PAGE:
If the result of taking cash out now ends up destroying what’s left of the hospital, well, that’s a problem to deal with in a few years. For now, a large cash dividend shows high returns which they can use to get more investment money, and they can stick the rest of the investment on their balance sheet with an inflated value. Or they can sell portfolio firms to themselves, which is increasingly what’s happening in the industry. As Eileen Appelbaum and Jeffrey Hooke have shown, this dynamic - which really seems like deceptive accounting - is pervasive. Large numbers of PE investment funds from more than ten years ago still have significant amounts of unsold value. That’s a red flag. Big investors are now saying there might be broad-based Ponzi finance in private equity itself, which owns in aggregate $4 trillion of assets.
And that’s why MPT is interesting. It’s a bottom-feeder using investor capital to send cash to private equity funds, and so those private equity funds will make money on their specific investments. But ultimately, if the cash providing returns to key private equity funds is premised on Ponzi financing, then the business of private equity only exists because it can hide the real values of its portfolio firms from investors. Already, quietly in private markets, valuations for PE portfolios are coming down quickly. So these Ponzi finance-dependent models are not sustainable without low-level accounting fraud, or a bailout. Or both.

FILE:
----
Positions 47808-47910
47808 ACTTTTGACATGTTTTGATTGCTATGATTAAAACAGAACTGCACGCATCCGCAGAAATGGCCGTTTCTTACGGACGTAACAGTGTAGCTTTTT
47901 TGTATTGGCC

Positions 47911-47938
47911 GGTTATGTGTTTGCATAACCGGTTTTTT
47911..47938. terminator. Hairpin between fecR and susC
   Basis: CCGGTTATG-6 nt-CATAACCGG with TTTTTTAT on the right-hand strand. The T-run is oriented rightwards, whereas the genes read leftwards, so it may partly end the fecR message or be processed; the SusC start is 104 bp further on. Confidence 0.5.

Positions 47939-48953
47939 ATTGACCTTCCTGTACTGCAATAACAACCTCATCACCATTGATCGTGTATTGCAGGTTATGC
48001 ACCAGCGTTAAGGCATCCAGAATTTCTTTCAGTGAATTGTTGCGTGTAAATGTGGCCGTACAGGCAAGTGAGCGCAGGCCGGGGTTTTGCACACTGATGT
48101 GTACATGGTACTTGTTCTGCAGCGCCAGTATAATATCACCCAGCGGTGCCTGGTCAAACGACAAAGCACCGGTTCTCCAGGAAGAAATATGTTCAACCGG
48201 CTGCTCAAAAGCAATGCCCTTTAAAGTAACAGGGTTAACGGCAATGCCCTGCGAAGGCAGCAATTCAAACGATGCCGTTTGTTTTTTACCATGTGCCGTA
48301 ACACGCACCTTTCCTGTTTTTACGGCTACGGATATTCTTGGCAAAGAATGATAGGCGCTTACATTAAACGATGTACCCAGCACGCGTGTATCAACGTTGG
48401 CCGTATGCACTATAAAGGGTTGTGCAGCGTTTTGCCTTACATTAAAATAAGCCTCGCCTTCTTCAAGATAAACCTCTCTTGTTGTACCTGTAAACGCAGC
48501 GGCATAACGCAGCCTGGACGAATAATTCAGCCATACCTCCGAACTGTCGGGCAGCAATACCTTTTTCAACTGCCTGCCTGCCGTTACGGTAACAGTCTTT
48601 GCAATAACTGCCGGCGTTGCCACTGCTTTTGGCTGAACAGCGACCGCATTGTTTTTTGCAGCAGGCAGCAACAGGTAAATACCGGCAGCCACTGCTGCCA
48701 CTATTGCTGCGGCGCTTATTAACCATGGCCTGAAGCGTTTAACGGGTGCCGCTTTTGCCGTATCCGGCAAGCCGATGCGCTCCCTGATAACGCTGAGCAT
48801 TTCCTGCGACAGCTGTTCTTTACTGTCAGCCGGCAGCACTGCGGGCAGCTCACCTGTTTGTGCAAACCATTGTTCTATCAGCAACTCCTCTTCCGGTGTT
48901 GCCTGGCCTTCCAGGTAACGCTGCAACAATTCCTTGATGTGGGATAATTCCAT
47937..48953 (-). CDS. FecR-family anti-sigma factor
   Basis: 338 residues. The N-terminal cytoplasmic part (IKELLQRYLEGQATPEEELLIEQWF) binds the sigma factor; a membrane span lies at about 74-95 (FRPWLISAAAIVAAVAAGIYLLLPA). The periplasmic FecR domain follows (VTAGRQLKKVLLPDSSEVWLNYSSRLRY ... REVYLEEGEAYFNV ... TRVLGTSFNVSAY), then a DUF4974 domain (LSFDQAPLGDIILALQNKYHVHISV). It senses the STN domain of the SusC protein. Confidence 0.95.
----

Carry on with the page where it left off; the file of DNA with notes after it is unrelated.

And how to hide this big quasi-fraud in plain site is going to be a big theme of 2023.
In early December, antitrust legislation got accidentally strengthened on the floor of the Senate, because a Senate leadership staffer messed up the version of the document they were supposed to include in the final legislative package. There are villains in the story, namely Senate Majority Leader Chuck Schumer and Mitch McConnell, and there are heroes such as Senators Amy Klobuchar, Mike Lee, and Elizabeth Warren. But this anecdote is fundamentally stupid.
Over the course of the last year, Schumer has controlled the Senate floor. In May, he promised Democratic Senators that he would hold a vote to strengthen antitrust laws, so they did a lot of hearings and work to write it. But Schumer, who is constantly currying favor with Google, was lying. He delayed and deferred, until everything had to get jammed into a four thousand page final funding package.
Schumer and McConnell refused to stick anything related to tech antitrust in the final package, despite overwhelming bipartisan support. But Schumer did include a bill to make changes to where antitrust cases are heard, as well as an increase in merger filing fees that would go to the antitrust agencies. That provision had already passed the House and key parts had passed the Senate, so they included it in the year-end package.